Surrey County Council is meeting the oil and gas company, Angus Energy, this week to discuss a side-track well at Brockham, amid allegations that it was drilled without planning permission.
The company has openly said it drilled the side-track in January 2017 and has argued that it was not in breach of planning consents.
But a statement from the council this afternoon said:
“We were extremely disappointed to find out that Angus Energy has acted without planning permission and contrary to our advice and guidance so we are meeting with them this week as a matter of urgency to resolve this.”
Angus Energy issued a stock market statement on 10 March saying:
“The Company is of the firm opinion that the drilling of the BR-X4Z well, which was approved by the OGA, EA and HSE, did not constitute a breach of the planning consents. Discussions with Surrey County Council are ongoing and the Company will update the market as soon as these discussion are complete.”
Opponents of onshore oil and gas developments were suspicious about operations at the Brockham site in the green belt near Dorking. There were reports that 180 sections of pipe 10m long had been delivered to the site, along with drill bits.
Asked by DrillOrDrop in December 2016 about what was happening at the site, Surrey County Council said:
“The activity is being treated as what is known as a ‘work-over’ which is covered by an extant planning permission for production extending until 2036 granted in May 2007.
“The operator is to comply with the planning conditions attached to the 2007 planning permission. The company is using the ‘work-over rig’ under the 2007 permission.”
The council repeatedly told us that Angus did not have permission for any horizontal or vertical drilling.
But last week, Angus Energy released results of analysis of the sidetrack well, BR-X4Z, predicting that production could begin by the summer of 2017. Details
Managing director, Paul Vonk, said the company had raised money on the junior AIM stock market for two wells, the first of which, the Brockham sidetrack, was drilled in January.
Speaking in a podcast for investors he said:
“During the drilling of the Brockham BR-x4z sidetrack, we encountered hydrocarbons in all three layers that we were interested in: the Portland, the Kimmeridge and the Corallian. The Corallian also had some gas.”
Asked if there were any local planning issues. Mr Vonk said:
“We have this site that has been basically operating under a planning permit valid up to 2036 I believe. We haven’t changed the wellbores. We just want to produce oil from them. That is all fine. What we doing is like a technicality. We are moving from one layer to another layer. That is something that the OGA [Oil and Gas Authority] needs to sign off on.
“From a planning perspective, nothing really changes. We have not changed the footprint of the site and we will only do so after we have put the first well properly into production for the Kimmeridge.”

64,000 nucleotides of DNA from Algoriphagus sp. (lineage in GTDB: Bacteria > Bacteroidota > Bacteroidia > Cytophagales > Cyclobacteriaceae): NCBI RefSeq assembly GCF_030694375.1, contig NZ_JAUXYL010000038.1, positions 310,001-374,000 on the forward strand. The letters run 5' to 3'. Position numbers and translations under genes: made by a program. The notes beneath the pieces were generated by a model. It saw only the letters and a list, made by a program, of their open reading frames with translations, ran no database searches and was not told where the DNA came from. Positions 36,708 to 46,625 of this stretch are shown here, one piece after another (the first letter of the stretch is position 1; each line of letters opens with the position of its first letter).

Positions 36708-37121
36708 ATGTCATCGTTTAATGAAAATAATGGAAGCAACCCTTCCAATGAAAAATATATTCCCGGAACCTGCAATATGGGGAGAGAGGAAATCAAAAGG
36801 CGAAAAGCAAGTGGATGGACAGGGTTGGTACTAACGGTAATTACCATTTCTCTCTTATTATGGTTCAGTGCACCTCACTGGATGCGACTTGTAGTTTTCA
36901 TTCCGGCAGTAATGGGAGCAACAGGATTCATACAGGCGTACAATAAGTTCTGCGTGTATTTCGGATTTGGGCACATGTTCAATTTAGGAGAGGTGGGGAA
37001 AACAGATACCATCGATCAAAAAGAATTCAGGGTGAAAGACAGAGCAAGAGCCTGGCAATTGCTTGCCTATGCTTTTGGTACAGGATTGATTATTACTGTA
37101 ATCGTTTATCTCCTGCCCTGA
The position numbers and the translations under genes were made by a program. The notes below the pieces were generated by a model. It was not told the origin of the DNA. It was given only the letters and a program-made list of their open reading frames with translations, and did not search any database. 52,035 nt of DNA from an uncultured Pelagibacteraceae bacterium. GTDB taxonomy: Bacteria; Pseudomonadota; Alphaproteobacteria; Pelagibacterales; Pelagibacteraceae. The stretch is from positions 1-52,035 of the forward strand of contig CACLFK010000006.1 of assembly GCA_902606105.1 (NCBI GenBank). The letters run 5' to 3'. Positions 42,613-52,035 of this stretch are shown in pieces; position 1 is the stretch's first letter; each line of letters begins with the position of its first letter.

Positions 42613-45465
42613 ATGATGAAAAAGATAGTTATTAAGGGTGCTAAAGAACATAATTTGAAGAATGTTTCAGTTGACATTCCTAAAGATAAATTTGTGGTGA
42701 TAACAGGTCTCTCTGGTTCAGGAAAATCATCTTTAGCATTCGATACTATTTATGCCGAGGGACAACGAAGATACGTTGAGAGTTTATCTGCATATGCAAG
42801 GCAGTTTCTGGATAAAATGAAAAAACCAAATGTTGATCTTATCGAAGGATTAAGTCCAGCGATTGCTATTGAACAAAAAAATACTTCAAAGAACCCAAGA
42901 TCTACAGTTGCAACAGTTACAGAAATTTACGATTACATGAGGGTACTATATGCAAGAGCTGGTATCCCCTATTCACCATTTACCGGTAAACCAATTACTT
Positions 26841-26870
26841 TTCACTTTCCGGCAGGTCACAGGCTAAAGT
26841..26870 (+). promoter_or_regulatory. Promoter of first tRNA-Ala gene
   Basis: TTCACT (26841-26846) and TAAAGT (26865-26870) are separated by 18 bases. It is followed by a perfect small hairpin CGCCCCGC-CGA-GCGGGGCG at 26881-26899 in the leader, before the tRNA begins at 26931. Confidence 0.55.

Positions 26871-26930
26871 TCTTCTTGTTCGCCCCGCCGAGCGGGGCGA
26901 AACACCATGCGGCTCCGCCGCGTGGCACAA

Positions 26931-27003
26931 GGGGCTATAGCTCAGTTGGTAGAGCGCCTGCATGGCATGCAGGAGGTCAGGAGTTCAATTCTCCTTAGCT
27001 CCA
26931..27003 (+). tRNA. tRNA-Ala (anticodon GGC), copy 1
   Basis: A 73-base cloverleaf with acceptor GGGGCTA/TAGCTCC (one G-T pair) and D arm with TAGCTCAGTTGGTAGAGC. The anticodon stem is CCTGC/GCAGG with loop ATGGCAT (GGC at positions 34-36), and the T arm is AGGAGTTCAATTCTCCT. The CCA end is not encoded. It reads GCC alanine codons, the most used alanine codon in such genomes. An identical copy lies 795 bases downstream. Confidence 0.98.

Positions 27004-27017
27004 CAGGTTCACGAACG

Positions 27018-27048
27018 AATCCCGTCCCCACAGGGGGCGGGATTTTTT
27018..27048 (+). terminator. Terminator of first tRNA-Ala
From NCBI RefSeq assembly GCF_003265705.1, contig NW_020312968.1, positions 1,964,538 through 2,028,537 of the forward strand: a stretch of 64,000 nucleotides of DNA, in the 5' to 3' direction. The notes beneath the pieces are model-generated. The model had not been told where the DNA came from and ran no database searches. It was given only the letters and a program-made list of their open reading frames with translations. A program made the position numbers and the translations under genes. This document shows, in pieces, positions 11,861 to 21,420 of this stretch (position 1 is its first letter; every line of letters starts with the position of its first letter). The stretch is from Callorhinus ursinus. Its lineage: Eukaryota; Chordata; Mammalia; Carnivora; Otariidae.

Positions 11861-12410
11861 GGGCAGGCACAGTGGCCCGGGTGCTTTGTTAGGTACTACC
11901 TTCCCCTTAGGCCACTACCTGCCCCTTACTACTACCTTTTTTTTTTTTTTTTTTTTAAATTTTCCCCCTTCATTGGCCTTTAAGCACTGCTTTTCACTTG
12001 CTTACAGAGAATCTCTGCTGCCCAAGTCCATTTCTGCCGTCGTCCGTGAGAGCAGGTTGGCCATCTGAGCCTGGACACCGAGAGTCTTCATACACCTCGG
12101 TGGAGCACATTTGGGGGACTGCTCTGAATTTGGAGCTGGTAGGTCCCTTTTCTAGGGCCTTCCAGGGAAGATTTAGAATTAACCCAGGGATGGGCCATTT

But Surrey County Council said in a statement today:
“A meeting is due to take place this week about the breach.
“The drilling wasn’t covered by the planning application which was approved and any further work would need an additional planning application.”
DrillOrDrop has twice asked Angus Energy to comment on this issue but it has not replied to our requests.
The company did make a statement to BBC London:
“In our opinion, we did not breach the planning consents. Our professional team had a very constructive meeting with the SCC Planners today and that the way forward in relation to oil production and obtaining any further consents that are necessary in the future is now clear.”
Surrey County Council said the meeting had not yet taken place.
Monitoring by campaigners
A protection camp established by opponents of Angus Energy’s operation monitored and filmed developments at Brockham.
In January 2017, campaigners reported that the site was working at night, also apparently against conditions of the planning permission. The company said the work was maintenance but Surrey County Council later confirmed that hydrocarbons had bypassed a plug, requiring emergency work.
The campaigners said today:
“The effect of having even a small protection camp has resulted in this coming to light as it would not have been noticed by Surrey County Council or the HSE.
“Whatever your views on oil and gas in the UK, we were promised gold standard regulation. This is only the start and the industry is already laughing at the regulations.”
“Outrageous breach of trust”
Keith Taylor, The Green Party MEP for South East England, issued this statement on 10 March 2017:
“The drilling, without permission, of a new well is an outrageous breach of an already deeply strained trust. It is little wonder why residents and campaigners simply don’t trust the oil and gas drilling industry or the Government ‘regulations’ utterly failing to protect our environment and our local communities. Regulations that are being openly flaunted by the industry.”
“Angus Energy appears to have misled or misunderstood the planning department, the Environment Agency and Health and Safety Executive. The regime for regulating and monitoring oil drilling isn’t fit for purpose. Had there not been a small, but dedicated group of campaigners resident at the protection camp on the site then this breach would not have even come to light.”
“An extremely alarming precedent is in danger of being set if Surrey County Council allows Angus Energy to get away with this flagrant breach; action and sanction must swift and effective.”
Updated 10/3/2017 with statements from Angus Energy and Keith Taylor MEP